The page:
criminal but they do indicate that
most criminals are illiterate or near
Looks as if abolishing illiteracy
and near illiteracy would help a lot
toward abolishing crime and crimi
nals, doesn't it?
This is one of many ways in which
more and better education will pay
the State of South Carolina mighty
So frequently we look upon those
who have committed crime and con
tinue to commit crimes, to think that
they have been without the surround
ings and the opportunities that
might have altered their points of
view. It is true that men who have
education and been brought up under
the best influences go to .the bad, but
in the great body of criminals they
are really the exceptions. Neglected
youth, untutored and untaught, de
velops a soil in which crime springs
DON'T RISK NEGLECT
Don't neglect a constant backache,
sharp, darting pains or urinary dis
orders. The danger of dropsy or
Bright's disease is too serious to ig
nore. Use Doan's Kidney Pill as have
your friends and neighbors. An Edge
field case. . *
M. A. Mauney, says: "I was com
plaining a great deal with my back
and kidneys. I could hardly stand the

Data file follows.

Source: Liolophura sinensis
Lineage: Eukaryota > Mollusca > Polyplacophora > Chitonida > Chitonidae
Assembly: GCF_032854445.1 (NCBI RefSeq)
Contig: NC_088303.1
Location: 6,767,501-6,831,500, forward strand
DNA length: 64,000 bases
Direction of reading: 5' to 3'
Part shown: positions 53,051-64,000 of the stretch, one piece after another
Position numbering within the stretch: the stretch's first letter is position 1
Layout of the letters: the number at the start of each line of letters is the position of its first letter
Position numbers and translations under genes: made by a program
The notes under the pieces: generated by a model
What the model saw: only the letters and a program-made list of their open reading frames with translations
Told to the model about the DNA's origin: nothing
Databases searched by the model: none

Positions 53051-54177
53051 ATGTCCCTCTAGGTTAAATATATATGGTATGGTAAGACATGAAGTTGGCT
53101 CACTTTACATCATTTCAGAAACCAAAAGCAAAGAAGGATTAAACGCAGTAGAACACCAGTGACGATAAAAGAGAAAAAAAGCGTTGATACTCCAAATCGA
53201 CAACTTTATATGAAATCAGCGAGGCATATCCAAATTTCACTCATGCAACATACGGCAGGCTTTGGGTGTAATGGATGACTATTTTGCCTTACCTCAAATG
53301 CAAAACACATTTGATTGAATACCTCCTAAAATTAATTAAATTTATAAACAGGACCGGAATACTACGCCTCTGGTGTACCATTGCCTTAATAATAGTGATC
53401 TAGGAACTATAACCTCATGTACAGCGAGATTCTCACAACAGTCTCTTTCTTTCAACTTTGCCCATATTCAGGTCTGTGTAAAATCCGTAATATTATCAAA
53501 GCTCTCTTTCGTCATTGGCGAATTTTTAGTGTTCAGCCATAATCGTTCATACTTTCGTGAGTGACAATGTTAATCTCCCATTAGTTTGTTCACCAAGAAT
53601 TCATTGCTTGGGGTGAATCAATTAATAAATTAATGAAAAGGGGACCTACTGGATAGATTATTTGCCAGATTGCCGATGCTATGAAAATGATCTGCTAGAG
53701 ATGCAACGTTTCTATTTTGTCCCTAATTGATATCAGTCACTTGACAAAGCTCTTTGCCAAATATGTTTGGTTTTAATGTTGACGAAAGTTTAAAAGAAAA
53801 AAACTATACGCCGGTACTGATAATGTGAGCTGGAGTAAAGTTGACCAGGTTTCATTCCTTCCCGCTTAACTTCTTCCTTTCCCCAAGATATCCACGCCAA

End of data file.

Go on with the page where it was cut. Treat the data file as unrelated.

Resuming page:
misery. Some days my kidneys acted
every little while and at other times
did not act for a long time. I was all
run down and felt out of sorts. I had
pains and aches in my back. I could
not sit long before my kidneys ached
so bad I had to get up and move
around. I became nervous and irri
table. I was led to try Doan's Kidney
Pills and several boxes rid me of the
weakness. I have had no return of
Price 60c, al; all dealers. Don't
simply ask for a kidney remedy
get Doan's Kidney Pills-the same
that Mr. Mauney had. Foster-Milburn
Co., Mfrs., Buffalo, N. Y.
Tura under the cotton stalks
and starve the weevils. I
No Mercy is Shown York
York, S. C., Nov. 25.-William C
Faries, sixty years old, will .diie in
the electric chair on Decembei: 29
for the slaying of Newton Taylor,
aged 14, unless the higher courts or
the governor interfere. Date for his
execution was fixed late today by
Judge Peurifoy in court of general
sessions, after a jury earlier had
found him guilty of murder.
A motion for a new trial was over
ruled by Judge Peurifoy just before
he passed sentenced.